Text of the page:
British Columbia

'We've got to be bold': Former premier proposes $9.4B 4-track rapid transit line in Metro Vancouver

Former B.C. premier Mike Harcourt is renewing his pitch for a major public transit project in Metro Vancouver, proposing a $9.4 billion heavy rapid transit line from Lougheed Mall all the way to UBC.

Mike Harcourt wants to see line with 2 express tracks, 2 local tracks from Lougheed Mall to UBC

Former B.C. premier Mike Harcourt wants transportation planners to think bigger than the planned UBC rapid transit line. (Rafferty Baker/CBC)

Both Vancouver city council and the Metro Vancouver Mayors' Council have voted to endorse a rapid transit extension to the University of British Columbia.

Combined with the planned Broadway subway project that will bring rapid transit from the VCC-Clark station to Arbutus Street, the cost is expected to run roughly $7 billion.

But for Mike Harcourt, that's not enough.

The former B.C. premier and Vancouver mayor wants people to think even bigger when it comes to planning the next few decades of public transportation.

"It's one of the great cities of the world, and the people of Vancouver deserve the best transportation system we can get," said Harcourt on Wednesday.

His pitch — which has been in the works for about four years, and has been publicly floated before — is to build a rapid transit line all the way from Lougheed Mall in Burnaby to the University of British Columbia. The majority of the quadruple track line would be tunnelled.

"We just need to up our game," said Harcourt. "[The current plan] is not ambitious enough, and it's not in keeping with the way we have done things — boldly and long term — here in the Greater Vancouver area."

As examples, Harcourt mentioned the Cleveland Dam in North Vancouver and Stanley Park as projects with enduring benefit to the region.

The idea is to have two express tracks and two local tracks. The express tracks could get from Lougheed to UBC in 20 minutes, according to Harcourt.

"We've got to be bold and we can finance it," he said.

His plan, crafted alongside Mauro Chiesa, a transit development expert who has organized the financing of tunnel projects worldwide, would require:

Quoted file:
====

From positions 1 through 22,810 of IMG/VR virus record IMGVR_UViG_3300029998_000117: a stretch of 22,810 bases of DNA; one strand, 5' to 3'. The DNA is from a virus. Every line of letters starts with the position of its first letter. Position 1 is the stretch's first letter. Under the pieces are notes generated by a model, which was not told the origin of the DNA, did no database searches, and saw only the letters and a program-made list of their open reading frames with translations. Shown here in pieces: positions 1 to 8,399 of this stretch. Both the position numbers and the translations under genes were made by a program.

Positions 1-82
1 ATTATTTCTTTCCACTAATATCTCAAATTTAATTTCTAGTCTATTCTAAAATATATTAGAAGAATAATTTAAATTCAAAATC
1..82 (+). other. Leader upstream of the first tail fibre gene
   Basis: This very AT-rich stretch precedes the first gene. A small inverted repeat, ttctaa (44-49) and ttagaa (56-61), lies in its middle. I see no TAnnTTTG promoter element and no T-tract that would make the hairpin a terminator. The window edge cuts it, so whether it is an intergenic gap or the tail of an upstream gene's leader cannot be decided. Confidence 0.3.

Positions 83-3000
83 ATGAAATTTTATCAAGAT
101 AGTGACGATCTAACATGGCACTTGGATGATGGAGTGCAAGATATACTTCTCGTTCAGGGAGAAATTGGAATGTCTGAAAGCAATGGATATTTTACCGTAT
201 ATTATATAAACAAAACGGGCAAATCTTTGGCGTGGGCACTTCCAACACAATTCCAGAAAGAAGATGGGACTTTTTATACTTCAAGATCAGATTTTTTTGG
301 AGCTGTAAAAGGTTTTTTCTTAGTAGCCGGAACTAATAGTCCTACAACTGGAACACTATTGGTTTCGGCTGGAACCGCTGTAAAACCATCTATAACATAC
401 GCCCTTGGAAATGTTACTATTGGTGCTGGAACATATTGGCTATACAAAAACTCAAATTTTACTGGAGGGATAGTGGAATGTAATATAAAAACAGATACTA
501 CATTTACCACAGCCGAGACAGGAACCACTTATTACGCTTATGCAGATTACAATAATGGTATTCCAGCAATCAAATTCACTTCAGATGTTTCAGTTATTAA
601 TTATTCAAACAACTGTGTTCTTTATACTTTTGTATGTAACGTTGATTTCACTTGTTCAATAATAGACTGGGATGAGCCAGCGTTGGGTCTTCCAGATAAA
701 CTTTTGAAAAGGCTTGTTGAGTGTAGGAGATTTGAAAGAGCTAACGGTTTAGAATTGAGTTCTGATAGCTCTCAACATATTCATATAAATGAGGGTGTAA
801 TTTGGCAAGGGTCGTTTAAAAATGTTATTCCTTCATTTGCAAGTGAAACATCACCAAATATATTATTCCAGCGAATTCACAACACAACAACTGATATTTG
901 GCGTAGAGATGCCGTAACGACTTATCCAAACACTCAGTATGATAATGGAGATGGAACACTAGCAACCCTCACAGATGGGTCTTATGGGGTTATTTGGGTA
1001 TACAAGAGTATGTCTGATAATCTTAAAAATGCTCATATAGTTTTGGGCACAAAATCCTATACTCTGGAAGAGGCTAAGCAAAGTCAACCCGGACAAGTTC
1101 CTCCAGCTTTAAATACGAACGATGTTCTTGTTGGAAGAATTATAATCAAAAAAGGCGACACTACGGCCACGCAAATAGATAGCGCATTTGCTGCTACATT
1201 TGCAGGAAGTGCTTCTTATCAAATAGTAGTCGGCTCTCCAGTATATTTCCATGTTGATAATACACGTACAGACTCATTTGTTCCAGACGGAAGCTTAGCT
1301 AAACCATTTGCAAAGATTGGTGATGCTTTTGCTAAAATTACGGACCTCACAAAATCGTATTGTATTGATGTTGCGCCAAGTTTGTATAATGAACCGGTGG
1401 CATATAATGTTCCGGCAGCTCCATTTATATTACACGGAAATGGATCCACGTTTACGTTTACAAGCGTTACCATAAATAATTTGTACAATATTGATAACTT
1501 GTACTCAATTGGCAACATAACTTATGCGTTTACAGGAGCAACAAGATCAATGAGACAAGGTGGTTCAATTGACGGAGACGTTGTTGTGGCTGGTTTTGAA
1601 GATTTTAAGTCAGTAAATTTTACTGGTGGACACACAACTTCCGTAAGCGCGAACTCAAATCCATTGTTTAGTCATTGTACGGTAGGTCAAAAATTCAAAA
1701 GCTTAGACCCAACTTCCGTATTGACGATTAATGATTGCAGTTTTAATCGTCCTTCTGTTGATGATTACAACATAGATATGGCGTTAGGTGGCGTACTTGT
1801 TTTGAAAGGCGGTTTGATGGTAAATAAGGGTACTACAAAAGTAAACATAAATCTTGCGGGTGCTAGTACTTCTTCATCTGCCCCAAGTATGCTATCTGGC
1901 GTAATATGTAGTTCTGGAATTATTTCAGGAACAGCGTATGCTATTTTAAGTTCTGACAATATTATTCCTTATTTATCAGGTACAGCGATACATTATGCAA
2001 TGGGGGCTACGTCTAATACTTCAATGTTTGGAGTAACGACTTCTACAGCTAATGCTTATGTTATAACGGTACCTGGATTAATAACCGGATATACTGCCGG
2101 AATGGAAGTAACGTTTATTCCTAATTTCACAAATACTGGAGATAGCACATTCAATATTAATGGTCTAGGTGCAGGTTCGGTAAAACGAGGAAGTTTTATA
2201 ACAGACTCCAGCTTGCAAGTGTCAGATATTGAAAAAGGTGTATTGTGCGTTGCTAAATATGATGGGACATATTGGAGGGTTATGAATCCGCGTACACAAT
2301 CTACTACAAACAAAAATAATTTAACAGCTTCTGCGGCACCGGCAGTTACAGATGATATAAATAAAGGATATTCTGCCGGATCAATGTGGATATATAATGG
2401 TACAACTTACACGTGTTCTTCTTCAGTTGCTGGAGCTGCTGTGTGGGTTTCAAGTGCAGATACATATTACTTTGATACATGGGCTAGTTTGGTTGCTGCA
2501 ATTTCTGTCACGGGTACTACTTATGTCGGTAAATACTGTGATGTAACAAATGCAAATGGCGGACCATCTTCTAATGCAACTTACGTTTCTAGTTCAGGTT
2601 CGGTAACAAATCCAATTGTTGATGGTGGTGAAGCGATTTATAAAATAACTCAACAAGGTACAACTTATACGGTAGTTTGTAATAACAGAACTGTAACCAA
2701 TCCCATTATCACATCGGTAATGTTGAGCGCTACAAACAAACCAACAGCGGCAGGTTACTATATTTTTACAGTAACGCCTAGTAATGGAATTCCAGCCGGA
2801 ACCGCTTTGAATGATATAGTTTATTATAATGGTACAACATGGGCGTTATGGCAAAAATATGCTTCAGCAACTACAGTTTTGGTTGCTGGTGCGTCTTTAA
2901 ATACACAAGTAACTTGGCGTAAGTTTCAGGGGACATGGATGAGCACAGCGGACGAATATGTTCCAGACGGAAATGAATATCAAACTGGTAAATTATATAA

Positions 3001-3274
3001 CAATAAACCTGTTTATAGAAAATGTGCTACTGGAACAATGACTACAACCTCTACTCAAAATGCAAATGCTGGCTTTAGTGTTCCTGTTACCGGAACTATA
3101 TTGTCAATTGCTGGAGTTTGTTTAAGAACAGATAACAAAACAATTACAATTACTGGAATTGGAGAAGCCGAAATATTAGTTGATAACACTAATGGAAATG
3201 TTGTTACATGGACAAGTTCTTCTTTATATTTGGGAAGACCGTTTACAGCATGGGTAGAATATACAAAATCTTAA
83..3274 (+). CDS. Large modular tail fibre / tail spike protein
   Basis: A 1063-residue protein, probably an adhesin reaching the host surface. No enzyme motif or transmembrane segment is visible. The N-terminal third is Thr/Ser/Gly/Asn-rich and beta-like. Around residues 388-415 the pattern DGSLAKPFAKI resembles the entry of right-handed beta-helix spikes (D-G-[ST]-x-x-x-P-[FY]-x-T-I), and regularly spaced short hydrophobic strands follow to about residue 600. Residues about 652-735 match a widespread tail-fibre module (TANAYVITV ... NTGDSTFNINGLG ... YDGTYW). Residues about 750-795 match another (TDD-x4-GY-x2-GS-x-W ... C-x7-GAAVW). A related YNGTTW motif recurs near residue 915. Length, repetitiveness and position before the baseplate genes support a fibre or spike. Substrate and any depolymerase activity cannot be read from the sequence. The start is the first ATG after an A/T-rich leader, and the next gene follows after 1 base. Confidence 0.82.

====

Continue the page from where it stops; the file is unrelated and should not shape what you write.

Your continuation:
• $4 billion in funding from the federal and provincial governments (nearly half of which has already been committed for the first phase of the Broadway subway plan).
  • $2.4 billion drawn from property development charges from Burnaby, Vancouver and UBC.
  • $3 billion from private capital and pension funds.

'Kind of exciting'

Alex Bigazzi, an assistant professor of civil engineering and community regional planning at UBC, said there's something to be said for thinking big when it comes to planning public transportation infrastructure projects.

"I mean it's an ambitious proposal, but it's also kind of exciting," said Bigazzi.

"When you add those other parts of the system that also makes the already planned piece out to UBC that much more valuable."

According to Bigazzi, the better connected different parts of a transit system are, the more effective each piece becomes, making trips easier and quicker. Harcourt's proposal is to put a massive east-west connector through the region.

"I definitely balk at the price tag, but you know, transit systems are like so many other things, where it costs more to get more," he said.

'Focusing on the mayors' plan'

Claire Trevena, B.C.'s minister of transportation, said she has had discussions with Harcourt about his plan, but so far, she isn't going for it.

"[We] continue to have conversations. We want to look all different alternatives," said Trevena on Thursday. "We know we need to get people out of cars, so all ideas that come forward go into the melting pot."

The provincial government has committed funds to the VCC-Clark to Arbutus phase of the current Broadway subway plan but has yet to announce a way to pay for the section that would run to UBC.

"We are, at the moment, focusing on the mayors' plan and want to make sure we have the investment in the line to UBC. We're looking at what we can do in Surrey," she said. "But it's always interesting to see new ideas on the table."


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About the Author

Rafferty Baker

Rafferty Baker is CBC Vancouver's mobile journalist. Follow him @raffertybaker

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